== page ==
Do people prove their self-worth by strength, or by character?
A Romany leader confronts the English heritage he has denied when he lands, beaten and powerless, in the path of a high-spirited young widow. Will the prim countess agree to hide the charismatic rogue in her home and jeopardize her safety while her stepson accuses her of murdering her elderly husband?
Patience Blakwell is not beautiful. As a dutiful young countess in Regency England, she endures her husband’s cruelty. She struggles with her faith, trying to understand why God is not following the plan she had for her life—to be loved and cherished by her husband. After her husband’s unexpected death, her grown stepson charges her with her late husband’s murder.
Luca Boldor, more Gypsy than English, is determined to prove that he is strong and capable and doesn’t need anyone. But once he is forced to depend on Lady Patience Blakwell, a woman who represents all he loathes, he must decide whether he should turn away when she needs him, or risk his most vulnerable, forgiving self to keep her safe. By denying his English heritage, has he denied a part of himself?
Luca Boldor had made a mistake—a big mistake.
“May God strike you all,” he whispered under his breath at the murderous band of rival Roma tribesmen gaining on him, ready to attack. He’d merely been looking for food for his tribe.
He pulled his ragged overcoat around his shoulders and made his getaway through the snow. Snowflakes fell thick and heavy, twice as fast as earlier that evening. Wind carried the drifts in wayward, wispy circles and thankfully concealed his tracks.
He could escape unseen. He’d become good at that.
Slipping on a patch of ice, he stumbled and hit the ground face first.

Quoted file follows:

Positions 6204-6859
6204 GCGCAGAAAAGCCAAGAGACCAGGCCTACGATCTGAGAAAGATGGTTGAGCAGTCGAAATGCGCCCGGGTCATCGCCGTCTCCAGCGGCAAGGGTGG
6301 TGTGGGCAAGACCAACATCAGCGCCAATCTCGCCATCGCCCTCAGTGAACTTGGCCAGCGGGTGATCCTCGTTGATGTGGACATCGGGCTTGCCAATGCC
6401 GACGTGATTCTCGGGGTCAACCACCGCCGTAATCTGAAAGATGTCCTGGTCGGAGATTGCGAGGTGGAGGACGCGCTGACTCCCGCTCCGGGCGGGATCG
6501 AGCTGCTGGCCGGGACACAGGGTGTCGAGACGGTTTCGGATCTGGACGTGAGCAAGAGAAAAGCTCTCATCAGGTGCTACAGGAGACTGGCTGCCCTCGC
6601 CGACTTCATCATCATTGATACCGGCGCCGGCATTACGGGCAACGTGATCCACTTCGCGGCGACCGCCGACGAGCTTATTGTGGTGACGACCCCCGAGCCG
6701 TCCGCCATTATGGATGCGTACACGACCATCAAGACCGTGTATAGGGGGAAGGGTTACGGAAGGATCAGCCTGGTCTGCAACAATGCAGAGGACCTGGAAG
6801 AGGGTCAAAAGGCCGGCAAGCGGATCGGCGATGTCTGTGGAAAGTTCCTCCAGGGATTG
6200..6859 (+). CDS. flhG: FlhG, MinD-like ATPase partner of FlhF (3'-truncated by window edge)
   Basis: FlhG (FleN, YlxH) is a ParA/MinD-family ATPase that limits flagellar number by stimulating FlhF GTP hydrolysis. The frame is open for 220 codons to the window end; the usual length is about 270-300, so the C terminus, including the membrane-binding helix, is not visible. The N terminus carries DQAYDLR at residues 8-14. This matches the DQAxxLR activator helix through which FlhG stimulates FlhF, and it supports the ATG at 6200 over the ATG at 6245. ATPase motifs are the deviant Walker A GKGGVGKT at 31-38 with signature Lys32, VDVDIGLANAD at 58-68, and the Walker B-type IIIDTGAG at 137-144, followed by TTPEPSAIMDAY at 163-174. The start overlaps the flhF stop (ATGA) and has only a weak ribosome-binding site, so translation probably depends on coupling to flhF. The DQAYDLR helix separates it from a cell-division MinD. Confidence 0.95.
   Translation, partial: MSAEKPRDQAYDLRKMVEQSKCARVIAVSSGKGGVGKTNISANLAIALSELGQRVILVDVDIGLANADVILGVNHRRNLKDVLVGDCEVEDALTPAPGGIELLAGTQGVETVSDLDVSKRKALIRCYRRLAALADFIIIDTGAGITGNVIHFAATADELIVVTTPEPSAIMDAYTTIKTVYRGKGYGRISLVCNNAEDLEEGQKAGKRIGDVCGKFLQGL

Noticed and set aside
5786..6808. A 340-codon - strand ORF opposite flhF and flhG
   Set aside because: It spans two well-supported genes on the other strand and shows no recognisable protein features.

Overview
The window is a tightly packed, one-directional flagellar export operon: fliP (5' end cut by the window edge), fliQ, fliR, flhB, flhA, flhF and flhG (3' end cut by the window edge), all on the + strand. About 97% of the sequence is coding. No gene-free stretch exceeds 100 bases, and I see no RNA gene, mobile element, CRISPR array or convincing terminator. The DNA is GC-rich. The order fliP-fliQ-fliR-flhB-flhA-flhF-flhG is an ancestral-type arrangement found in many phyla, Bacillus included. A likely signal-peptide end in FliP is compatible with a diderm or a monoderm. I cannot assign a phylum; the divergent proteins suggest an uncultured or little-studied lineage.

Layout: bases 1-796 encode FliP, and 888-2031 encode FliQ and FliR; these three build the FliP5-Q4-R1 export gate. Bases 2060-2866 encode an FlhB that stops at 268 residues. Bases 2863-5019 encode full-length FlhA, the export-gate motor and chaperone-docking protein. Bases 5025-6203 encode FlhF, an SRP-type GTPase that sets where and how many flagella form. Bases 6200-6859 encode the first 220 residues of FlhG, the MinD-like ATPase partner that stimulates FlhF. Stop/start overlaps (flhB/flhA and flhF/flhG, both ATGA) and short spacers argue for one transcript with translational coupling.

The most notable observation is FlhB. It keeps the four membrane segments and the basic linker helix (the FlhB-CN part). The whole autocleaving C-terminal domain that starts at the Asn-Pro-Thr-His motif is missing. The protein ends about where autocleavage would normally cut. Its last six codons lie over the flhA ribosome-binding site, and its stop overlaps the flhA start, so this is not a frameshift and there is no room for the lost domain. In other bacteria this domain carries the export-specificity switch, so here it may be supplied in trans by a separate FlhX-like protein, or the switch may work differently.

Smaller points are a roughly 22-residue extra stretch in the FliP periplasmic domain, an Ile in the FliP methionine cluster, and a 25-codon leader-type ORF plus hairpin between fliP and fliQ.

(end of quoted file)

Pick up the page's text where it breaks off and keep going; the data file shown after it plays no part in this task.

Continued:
His voice broke in agony. A scream he stifled, because a man never screamed. Certainly not a Roma man.
Relying on sheer muscle to raise the lower half of his body, he dug his elbows into the gritty, wet snow and crawled forward. Aye, a man did not crawl, either.
But sometimes a man made exceptions to his own rules.
Advancing shadows split the stretches of dull white snow. Desperately, he searched his surroundings, knowing he was too easy to find. His body shimmered with the pain of a cruel beating. His breath, so cold a moment ago, burned in his chest.
But the thought was inconceivable and Luca pushed it from his mind.
Instead, he envisioned the elders of his tribe foraging for food. They would starve without his hunting skills and perish in a sennight. Long ago, he’d taught himself not to think of anything except their desperation, to protect the tribe no matter the danger. If he could only get them through another winter, he could improve their lot by moving them to the coast. Food was more plentiful by the sea, and they wouldn’t need to steal to survive.
Heavy footsteps crunched through the snow and Luca risked a swift glance over his shoulder. Marko, the leader of the rival tribe, and his men drew closer. Blind panic rushed through Luca’s limbs.
Past a swell of blackthorn trees, he spotted a ravine. He dropped to his knees and burrowed into the snow. Faster. Deeper. His nerves pinched in short, silent spasms.
Curse the frost for numbing his fingers. Curse his senses for deserting him.
Snapping off brittle tree limbs, he lowered himself into the hole and threw the branches on top. Then he peered through the branches and waited.
The bleary figures of Marko and his tribesmen approached. A glimmer of moonlight lit the darkness and threatened to expose Luca’s meager covering.
A persistent voice whispered in his mind. Run. There is time. They will not see you.